A while ago, I heard a story that even in the biggest companies of the world, the only innovation taking place is a result of the sales department asking for it.
Besides that, there is no innovation taking place. It's only done to fulfill a gap in the market discovered by the sales people.
What drives innovation?
I have no idea if it's true, but I wouldn't be surprised if it is.
Not a week goes by where I don't wonder why certain products ever see the light of day. Any decent amount of innovation would have done a much better job.
But that's the free market, and we can't deny the importance of sales for driving a business.
The question is, if it should drive innovation? Can it?
It made me think about an example given by Steve Jobs in an interview about his visit to Xerox PARC in Palo Alto in 1979.
It was the innovation lab of Xerox back then, and on that visit Steve Jobs encountered the mouse, the graphical user interface, and object-oriented programming for the first time.
He was blown away by it, and he set himself on the course of innovating new products based on those inventions.
As a result, the Macintosh was created in 1984, and the Apple we know today is a direct result of that choice.
His point in the interview, however, was that Xerox could have been a world leader in the computer industry. All it required was taking a bit more notice of their own inventions.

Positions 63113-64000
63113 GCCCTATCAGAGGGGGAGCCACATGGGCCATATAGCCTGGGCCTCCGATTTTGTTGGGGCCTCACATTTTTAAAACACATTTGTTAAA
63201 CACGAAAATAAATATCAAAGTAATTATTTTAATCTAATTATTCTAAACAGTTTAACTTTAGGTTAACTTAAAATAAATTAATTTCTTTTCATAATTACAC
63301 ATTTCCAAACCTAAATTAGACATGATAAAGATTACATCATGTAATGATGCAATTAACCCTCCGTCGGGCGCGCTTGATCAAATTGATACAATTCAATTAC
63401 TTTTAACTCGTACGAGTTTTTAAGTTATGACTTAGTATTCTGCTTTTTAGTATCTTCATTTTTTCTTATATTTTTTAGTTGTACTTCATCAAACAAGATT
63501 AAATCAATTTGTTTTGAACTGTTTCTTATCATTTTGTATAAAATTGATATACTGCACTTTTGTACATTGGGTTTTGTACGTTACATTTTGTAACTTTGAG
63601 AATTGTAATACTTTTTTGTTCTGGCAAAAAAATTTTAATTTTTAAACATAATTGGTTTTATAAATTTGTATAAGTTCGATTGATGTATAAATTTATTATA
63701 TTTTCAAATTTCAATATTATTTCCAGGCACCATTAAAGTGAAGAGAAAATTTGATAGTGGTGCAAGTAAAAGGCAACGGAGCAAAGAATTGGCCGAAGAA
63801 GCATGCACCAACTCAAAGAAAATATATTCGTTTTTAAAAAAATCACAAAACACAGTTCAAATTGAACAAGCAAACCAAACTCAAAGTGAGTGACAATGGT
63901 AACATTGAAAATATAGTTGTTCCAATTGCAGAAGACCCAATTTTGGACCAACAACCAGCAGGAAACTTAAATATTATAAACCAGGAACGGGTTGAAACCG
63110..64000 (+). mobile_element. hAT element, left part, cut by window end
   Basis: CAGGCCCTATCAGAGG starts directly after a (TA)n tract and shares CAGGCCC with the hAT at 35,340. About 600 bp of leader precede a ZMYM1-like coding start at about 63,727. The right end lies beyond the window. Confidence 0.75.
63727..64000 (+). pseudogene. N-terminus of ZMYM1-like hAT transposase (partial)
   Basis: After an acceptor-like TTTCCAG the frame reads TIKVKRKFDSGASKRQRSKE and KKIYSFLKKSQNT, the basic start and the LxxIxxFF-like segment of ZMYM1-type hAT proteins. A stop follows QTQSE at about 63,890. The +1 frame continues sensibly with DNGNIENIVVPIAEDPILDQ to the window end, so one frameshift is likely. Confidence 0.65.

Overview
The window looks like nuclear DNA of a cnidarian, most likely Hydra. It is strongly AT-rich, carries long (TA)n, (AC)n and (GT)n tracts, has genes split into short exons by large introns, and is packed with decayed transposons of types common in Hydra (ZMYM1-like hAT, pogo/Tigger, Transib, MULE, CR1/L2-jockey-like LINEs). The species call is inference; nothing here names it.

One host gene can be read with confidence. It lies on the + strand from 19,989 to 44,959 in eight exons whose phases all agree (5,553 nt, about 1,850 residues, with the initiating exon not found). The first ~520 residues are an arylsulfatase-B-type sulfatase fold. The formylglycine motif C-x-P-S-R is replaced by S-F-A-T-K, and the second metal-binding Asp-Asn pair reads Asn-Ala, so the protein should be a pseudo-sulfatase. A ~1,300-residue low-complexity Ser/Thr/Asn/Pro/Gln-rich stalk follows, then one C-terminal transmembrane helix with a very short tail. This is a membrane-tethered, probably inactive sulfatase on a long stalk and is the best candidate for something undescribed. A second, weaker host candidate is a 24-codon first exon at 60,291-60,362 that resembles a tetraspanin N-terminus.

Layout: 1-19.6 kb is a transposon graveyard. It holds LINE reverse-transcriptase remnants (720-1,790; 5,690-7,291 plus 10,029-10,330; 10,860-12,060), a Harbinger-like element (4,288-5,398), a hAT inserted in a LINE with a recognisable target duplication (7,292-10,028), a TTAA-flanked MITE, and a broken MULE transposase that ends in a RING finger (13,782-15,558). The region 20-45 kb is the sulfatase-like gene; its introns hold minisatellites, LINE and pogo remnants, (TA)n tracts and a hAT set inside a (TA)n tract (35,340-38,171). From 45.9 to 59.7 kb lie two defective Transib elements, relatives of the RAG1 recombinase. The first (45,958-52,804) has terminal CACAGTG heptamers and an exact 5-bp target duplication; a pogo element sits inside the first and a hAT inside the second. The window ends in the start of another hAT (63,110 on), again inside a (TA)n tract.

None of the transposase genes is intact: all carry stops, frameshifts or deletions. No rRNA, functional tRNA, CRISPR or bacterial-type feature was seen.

But they didn't, and the reason was that the company was led by sales people. The top management of Xerox simply wasn't interested in innovation, unless it gave them a fulfillment opportunity here and now.
Lead with innovation
It's an important lesson in a time when innovation is the currency of the future more than ever.
The time we live in is all about integrating new radical innovations, and we have to do it at blazing speeds to be competitive.
In my opinion, we have to turn the argument around and say that there is no time to only focus on sales. Innovation must spearhead every single strategic decision.
Seeing the future
The truth is that innovation is about more than having a research and development department.
Even if it takes up 30 percent of the company's budget, it's no guarantee it will invent something great if it's purely sales driven.
Innovation is essentially about seeing the future before anyone else, and it begins on the individual level.
Just like it began for Apple with Steve Jobs.
The key to innovation
The point of the argument is that there is a key to innovation, which we tend to forget when we focus on sales.
It is this,